Step right up, folks! The last remaining great troupers are finally telling their stories about Harlem in Havana, one of America's most successful traveling shows that broke carnival records from the U.S. to Western Canada, birthed music icons like Rufus Thomas, Fontella Bass and Mercedes Valdés and significantly impacted Black entertainment during the era of Jim Crow. Also unearthed is the legend of Tampa’s beloved showman Leon Claxton, the award-winning producer who left an extraordinary entertainment legacy despite the insurmountable odds against him and his dreams.
Brown-skin showgirls, whites-only audiences, and the brave African American showman who pioneered Black entertainment, and left an extraordinary legacy despite the insurmountable odds against him and his dreams.
Saturday, March 26, 2022
Watch the film!
JIG SHOW | Leon Claxton's Harlem in Havana - A documentary film by Leslie Cunningham (2022, runtime 1hr:46min)
A magical journey into the complexities of American entertainment, race history and family, JIG SHOW | Leon Claxton's Harlem in Havana is a three-part film document produced by director Leslie Cunningham who sheds light on an under-explored aspect of black popular culture in the American, the traveling “jig show”.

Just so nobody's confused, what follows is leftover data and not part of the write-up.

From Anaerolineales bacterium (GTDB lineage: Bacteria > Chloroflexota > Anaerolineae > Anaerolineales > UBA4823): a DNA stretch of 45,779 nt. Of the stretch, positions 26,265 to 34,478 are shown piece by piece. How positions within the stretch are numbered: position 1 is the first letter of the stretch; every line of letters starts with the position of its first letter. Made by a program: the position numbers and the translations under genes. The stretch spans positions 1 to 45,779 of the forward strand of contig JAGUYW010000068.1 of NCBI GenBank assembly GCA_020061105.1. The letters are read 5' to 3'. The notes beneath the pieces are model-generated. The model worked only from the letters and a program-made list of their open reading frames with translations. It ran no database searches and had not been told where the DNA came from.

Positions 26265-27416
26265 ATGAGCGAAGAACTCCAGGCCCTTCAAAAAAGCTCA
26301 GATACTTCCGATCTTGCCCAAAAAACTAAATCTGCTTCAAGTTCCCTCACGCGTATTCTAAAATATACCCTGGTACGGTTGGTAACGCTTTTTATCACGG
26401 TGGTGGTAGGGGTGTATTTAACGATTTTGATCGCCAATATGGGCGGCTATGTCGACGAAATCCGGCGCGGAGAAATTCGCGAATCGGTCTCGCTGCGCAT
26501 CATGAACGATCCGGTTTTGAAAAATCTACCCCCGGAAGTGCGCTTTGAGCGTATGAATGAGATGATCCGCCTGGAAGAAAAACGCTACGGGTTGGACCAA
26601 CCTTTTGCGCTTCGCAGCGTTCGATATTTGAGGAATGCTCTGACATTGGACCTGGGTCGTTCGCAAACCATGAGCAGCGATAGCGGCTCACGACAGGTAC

In this untold story, road show producer Leon Claxton and his brown-skin troupe break barriers to perform for “whites only”, enduring racism, state-sanctioned segregation and immigration laws to become popular in the 1930s through the 1960s. But with social revolutions in the U.S. and Cuba, and a startling family secret, what would be the fate of Harlem in Havana, one of the greatest variety shows of our time?
In the film document, Leslie, the granddaughter of a great impresario, is on the road collecting the memories of former performers and past patrons who witnessed her family's popular show "Harlem in Havana". This Black and Cuban presentation of specialized music, dance, and burlesque-style performance became the leading outdoor attraction before the American public during Jim Crow and left an indelible mark on the history of American entertainment. Switching lanes between Black history, and personal memoirs, Leslie turns the cameras on her own family to understand how her grandfather Leon Claxton went from humble beginnings in Memphis as water boy for Ringling Brothers Circus- to producing a groundbreaking and highly successful show that earned him millions and a place in history.